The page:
Digital enhancement is another key growth strategy. An effective digital strategy can increase customer engagement and loyalty as well as improve customer service, which in turn drives sales. Our specialist team assess each new investment’s digital capability and then work with the deal lead and management to enhance this during the partnership. Progress is reviewed regularly with the benefit of wider knowledge-sharing and learnings gleaned from each new investment. By way of example, we have supported Virgin Experience Days to upgrade its digital offering, which has led to a lower cost of customer acquisition, higher conversion rates and greater levels of repeat purchase. We are also working with them on robotic process automation, which can efficiently carry out repetitive tasks to cut costs as well as enable employees to shift their focus to more customer-facing, higher value-add roles.
Honing your go-to-market strategy
Commercial effectiveness is about considering your revenue engine holistically – charging more and selling more – and it is critical to sustainable growth. It starts with defining your value proposition through a deep customer understanding – what they need, value, and are willing to pay for. We have an in-house team that focuses on firms’ go-to-market strategy, and they’ve recently worked with roofing tile specialist Marley. Already at the top end of its pricing proposition, small changes are what will drive further revenue growth from its existing base. From rebates and surcharges, it can be about changing 100 things by 1 per cent, rather than one thing by 100 per cent. And this is a process of continuous improvement rather than a one-and-done.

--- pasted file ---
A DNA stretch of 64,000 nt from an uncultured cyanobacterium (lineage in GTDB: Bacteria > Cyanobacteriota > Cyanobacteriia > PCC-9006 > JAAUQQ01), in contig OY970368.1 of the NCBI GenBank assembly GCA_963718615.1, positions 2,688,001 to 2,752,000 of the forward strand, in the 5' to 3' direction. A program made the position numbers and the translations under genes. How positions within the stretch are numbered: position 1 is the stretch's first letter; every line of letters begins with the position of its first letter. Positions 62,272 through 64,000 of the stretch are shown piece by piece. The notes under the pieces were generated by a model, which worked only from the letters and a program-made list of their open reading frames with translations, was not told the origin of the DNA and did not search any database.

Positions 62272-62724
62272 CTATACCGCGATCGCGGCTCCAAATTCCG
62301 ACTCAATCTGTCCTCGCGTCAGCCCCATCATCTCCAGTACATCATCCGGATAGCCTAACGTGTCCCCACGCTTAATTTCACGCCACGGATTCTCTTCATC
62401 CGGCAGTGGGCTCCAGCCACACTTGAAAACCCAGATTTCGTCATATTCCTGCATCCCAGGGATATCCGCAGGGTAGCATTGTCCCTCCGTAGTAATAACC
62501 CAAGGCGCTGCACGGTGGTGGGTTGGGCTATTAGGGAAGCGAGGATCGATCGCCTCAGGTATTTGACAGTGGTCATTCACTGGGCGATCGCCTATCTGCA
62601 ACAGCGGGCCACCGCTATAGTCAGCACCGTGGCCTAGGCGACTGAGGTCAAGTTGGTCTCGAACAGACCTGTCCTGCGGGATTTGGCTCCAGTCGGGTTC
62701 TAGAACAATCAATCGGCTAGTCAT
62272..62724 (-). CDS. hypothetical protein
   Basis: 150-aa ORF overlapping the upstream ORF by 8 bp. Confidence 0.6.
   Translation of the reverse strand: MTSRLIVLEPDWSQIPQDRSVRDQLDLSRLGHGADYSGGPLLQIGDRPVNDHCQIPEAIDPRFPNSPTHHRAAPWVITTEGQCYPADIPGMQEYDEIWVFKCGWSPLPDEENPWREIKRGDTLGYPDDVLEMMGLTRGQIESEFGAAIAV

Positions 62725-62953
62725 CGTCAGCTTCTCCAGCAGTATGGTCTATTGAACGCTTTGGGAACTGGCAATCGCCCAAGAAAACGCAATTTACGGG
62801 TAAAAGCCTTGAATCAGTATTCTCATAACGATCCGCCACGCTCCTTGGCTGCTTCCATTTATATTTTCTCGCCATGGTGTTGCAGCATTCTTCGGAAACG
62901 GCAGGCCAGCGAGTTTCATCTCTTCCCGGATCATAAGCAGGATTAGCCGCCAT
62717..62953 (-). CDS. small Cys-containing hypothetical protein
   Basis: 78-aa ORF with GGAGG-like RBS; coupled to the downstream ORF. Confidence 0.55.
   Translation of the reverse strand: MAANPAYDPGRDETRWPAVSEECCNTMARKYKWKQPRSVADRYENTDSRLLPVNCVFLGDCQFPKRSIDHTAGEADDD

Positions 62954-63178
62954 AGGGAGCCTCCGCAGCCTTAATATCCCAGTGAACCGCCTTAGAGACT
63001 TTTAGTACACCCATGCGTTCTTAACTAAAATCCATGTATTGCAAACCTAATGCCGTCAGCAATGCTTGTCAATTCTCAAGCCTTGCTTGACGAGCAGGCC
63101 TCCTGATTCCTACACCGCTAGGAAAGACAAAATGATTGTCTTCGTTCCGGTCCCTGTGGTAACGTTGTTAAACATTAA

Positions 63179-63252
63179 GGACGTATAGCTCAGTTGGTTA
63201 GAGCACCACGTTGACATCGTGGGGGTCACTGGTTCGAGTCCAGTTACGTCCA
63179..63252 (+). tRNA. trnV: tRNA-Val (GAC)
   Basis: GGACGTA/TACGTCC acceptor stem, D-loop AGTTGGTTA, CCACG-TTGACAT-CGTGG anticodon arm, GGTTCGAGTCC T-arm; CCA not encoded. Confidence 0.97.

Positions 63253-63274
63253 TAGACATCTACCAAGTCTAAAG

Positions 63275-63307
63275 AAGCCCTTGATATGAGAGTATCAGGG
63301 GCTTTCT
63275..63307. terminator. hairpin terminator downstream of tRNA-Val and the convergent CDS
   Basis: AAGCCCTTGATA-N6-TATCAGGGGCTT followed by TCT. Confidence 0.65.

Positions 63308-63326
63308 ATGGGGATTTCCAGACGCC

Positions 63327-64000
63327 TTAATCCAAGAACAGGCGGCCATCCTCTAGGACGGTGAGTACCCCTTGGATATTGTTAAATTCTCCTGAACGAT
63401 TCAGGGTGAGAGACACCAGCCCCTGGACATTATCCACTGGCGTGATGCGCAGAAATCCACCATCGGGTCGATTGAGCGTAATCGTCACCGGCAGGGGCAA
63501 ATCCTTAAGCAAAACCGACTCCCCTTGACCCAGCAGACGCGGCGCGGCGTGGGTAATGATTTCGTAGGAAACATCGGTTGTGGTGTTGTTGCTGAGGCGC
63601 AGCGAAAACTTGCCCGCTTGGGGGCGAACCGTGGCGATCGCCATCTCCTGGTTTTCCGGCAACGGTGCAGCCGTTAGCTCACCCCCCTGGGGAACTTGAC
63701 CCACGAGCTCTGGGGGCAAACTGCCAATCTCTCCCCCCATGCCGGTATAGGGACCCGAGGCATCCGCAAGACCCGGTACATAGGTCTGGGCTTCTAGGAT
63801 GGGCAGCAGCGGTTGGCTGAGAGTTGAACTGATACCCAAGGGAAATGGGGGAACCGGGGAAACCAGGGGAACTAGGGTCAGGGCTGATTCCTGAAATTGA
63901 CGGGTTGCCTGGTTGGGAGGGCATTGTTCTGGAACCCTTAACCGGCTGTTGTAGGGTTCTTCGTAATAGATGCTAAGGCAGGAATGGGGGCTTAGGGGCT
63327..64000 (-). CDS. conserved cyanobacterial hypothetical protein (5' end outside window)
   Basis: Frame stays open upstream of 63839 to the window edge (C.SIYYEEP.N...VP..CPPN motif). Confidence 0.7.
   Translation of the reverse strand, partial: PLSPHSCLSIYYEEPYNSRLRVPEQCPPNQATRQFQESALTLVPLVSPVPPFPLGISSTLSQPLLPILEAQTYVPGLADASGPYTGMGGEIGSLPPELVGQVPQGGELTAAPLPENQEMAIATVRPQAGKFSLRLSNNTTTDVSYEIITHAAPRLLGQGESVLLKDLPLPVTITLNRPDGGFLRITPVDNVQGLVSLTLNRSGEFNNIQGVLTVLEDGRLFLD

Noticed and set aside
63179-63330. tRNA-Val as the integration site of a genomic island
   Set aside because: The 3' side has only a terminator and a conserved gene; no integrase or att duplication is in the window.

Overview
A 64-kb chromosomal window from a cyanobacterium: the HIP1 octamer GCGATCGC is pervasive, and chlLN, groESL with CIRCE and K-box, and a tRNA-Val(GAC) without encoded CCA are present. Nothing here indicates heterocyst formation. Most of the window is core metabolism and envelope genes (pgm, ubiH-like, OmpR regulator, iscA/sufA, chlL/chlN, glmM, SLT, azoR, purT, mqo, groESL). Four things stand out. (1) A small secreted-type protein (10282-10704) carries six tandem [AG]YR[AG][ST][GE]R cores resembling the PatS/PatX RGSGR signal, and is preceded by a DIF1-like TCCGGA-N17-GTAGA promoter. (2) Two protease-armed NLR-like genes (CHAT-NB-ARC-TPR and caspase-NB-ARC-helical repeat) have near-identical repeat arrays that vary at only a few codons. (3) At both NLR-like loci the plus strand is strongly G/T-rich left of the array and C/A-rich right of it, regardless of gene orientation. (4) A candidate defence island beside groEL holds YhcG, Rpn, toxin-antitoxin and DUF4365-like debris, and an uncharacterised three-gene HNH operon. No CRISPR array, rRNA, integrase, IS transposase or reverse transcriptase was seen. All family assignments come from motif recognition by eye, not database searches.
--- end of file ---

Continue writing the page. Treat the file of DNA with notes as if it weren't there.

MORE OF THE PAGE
Building up your management
Talent management underpins everything else, because people are at the heart of every business. We have a team which reviews management teams against the firm’s growth plans to suggest additions which can enhance the leadership, and this isn’t restricted to the UK. Halo for example found itself without any local support in an important sourcing centre – China – after its supply chain manager left in 2020. It proved very helpful to have a local, on-the-ground resource when no foreigners were allowed to enter the country because of the lockdown. This presence enabled the appointment of a highly experienced professional and saved the hefty fees typically associated with recruitment.
Turbocharge your growth
Partnering with the right private equity firm can really turbocharge your growth – and hopefully be fun in the process – but it’s crucial to do your homework to ensure the chemistry is right. It’s not just about the years you work together, but also about ensuring your growth is sustainable and that you’re prepared for the next leg of your journey, be that a new strategic corporate partner, another financial backer or an IPO.
We have enjoyed working with more than 90 companies over the last 22 years, with many of the individuals involved returning to work with us in another capacity, so I like to think we’re doing something right. The journey will be hard work, but it should be rewarding and enjoyable too.